“A book is a wondrous thing. It can take you places you’ve never been and allow you to explore your imagination through ways not otherwise possible. Every person, man, woman, and child, should experience the joy of reading a book. Many people have asked how they can help with my service in South Africa. This project I cannot do alone and would love any help that can be offered. I am currently attempting to develop a library at the Primary School where I work. Their library consists of dust filled textbooks, broken tables, and no more than 30 reading books. We were recently able to get shelves, though we are seeking book donations in any way possible. The kids range from kindergarten to seventh grade. The seventh graders can only read simple books. Nothing more advanced than a fourth or fifth grade reader in the United States. We are looking into donors for large shipments abroad, however, they generally would like us to contribute the shipping fees. The school is unable to pay these fees, nor are the members of the village as they are just hoping to have enough money to buy food. Every new book gives a child a chance to read. During my lesson with my remedial fifth grade students yesterday a boy stopped me during the spelling test to tell me, “I want to read.” I hope he gets that chance soon.”

This is an excerpt from a letter written by Katie Roberts, a recent graduate of Cal State Northridge, who is now living and working in a little village outside of Jericho, South Africa, as a Peace Corps volunteer.  Katie is doing everything she can to acquire books for the students in her school (“my learners,” she calls them), who are in desperate need of them.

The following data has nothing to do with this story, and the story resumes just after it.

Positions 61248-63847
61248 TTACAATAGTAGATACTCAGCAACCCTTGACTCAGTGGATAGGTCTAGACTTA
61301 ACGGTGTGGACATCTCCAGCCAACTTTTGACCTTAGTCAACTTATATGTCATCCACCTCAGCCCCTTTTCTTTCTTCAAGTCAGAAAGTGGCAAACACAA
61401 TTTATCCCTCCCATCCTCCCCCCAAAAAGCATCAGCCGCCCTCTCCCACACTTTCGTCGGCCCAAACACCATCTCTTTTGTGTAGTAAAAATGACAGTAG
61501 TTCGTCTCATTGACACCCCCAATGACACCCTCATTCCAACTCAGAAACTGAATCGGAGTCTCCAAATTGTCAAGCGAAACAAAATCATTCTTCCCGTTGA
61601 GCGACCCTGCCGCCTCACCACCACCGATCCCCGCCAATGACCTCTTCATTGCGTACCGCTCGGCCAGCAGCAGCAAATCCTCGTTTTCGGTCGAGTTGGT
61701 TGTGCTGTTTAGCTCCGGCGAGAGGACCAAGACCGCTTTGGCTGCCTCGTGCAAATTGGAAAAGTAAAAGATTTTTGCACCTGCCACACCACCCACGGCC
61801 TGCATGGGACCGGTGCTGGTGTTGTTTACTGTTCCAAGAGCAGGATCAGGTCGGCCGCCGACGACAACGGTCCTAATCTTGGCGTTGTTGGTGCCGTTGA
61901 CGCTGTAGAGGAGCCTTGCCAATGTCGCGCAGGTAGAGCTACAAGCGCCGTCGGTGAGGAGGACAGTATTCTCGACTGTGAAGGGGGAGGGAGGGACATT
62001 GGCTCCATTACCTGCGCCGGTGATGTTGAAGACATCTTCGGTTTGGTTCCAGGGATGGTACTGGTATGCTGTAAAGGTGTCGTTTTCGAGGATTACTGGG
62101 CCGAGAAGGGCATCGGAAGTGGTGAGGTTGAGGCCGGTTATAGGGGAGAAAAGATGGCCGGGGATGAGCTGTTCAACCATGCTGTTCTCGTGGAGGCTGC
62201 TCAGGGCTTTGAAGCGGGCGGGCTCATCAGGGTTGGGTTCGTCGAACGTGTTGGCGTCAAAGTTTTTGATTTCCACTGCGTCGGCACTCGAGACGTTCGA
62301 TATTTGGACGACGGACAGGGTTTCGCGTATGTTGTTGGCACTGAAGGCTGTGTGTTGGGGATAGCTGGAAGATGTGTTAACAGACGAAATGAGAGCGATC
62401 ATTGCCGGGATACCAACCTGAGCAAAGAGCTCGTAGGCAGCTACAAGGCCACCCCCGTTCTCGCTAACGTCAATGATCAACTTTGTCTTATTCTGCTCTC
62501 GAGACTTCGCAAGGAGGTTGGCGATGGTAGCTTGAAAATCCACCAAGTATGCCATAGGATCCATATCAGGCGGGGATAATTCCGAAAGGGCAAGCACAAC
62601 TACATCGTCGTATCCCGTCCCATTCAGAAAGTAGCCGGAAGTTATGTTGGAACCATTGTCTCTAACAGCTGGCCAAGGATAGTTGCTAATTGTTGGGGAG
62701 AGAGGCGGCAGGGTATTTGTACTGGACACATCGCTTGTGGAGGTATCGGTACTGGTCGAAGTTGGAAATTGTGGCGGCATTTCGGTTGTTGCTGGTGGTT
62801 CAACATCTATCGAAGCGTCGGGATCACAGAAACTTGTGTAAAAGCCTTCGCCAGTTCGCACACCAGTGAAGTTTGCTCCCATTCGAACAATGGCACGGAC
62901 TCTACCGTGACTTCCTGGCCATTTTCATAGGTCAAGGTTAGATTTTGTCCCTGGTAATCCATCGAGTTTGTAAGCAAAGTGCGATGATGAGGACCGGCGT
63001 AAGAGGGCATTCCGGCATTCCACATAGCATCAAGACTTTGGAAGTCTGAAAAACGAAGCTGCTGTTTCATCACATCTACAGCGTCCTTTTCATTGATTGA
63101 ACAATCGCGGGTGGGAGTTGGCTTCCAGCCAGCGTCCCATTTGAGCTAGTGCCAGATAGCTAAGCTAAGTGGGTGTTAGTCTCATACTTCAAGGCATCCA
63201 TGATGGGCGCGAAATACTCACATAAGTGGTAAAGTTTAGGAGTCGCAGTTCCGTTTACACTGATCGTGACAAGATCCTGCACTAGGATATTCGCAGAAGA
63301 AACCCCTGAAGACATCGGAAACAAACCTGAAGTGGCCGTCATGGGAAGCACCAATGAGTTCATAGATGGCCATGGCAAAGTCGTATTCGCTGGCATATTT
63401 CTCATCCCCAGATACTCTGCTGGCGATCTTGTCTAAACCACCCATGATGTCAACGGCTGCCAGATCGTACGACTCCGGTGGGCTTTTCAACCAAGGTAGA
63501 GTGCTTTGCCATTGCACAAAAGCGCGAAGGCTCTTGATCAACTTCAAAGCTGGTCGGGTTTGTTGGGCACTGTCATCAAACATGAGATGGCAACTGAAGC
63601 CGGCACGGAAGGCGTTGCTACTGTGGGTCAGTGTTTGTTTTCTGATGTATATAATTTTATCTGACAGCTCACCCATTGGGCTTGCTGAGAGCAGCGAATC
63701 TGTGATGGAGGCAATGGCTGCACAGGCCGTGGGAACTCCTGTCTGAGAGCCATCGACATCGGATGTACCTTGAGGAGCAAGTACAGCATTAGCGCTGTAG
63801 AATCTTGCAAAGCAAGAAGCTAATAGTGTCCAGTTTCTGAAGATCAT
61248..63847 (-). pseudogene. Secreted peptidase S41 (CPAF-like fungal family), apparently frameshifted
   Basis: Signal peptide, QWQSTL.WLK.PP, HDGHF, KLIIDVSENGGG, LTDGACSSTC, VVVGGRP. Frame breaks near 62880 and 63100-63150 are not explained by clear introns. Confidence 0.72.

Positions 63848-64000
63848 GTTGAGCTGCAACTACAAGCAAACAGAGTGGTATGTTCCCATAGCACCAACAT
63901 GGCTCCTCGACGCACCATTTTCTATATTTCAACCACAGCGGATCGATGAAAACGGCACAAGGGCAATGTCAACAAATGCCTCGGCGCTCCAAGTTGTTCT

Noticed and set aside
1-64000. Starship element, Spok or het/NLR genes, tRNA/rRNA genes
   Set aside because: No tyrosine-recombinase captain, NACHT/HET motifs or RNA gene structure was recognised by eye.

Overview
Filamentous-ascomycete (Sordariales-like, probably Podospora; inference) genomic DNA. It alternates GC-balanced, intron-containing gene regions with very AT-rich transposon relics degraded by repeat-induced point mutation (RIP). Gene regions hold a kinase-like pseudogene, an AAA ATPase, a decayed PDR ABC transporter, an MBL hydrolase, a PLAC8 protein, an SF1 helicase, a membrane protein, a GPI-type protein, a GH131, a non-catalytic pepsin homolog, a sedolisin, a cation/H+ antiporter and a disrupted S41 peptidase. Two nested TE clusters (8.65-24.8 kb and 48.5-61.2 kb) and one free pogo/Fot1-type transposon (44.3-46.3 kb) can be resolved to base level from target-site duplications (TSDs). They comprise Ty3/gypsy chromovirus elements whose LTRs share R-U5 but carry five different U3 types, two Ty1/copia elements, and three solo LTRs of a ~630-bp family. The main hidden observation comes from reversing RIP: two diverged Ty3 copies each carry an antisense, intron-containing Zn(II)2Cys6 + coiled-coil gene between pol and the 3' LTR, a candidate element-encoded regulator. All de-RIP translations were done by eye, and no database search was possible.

The Siphumelela (“We Succeed”) project’s aim is to distribute books provided by Books for Africa, (books provided to Books for Africa by regular folks like you and me,) to rural primary and high schools in the Mpumalanga,  Limpopo and North West Provinces.

Katie says, “There are a total of 10 Peace Corps volunteers involved, including myself, who are arranging for our schools to receive over 20,000 books, including story books, math books, science books, and English literacy books to improve the overall resources our schools are lacking due to the rural areas we live in...Thousands of students will  benefit from the Siphumelela project by [being  equipped with] the tools needed to speak, read, write, and understand English, which is a…fundamental skill these children need to excel in their studies and become productive members in South African society.”

We want to help Katie and her learners in any way we can, and hope you will be able to, as well.

A few days ago, I jokingly told a long-time customer, with whom I share a similar sense of humor, that  I thought he was crazy for buying his books from us still, when he could get them at a fraction of the cost elsewhere. He didn’t get the joke though, and became suddenly and ferociously serious. “I want to have a local bookstore to go to. The price I pay for that is nothing compared to its value.” People like him remind me every day of the community we have here, and what an unbelievably awake, loyal and kind one it is. It is this fact alone that allows us now to ask for your help. We are your official drop-off location. Books that your children no longer read, that are on their way to Goodwill, or the library, or under the bed… simply bring them to us!

Please spread the word about Katie and her cause as far and wide as you can. Whatever shape or size your help comes in, it will be appreciated and prized by hundreds of children.

To donate or to learn more about the Siphumelela project, please click HERE. (When donating, please note “Katie Roberts” in Comments, to ensure that the funds reach her school.)



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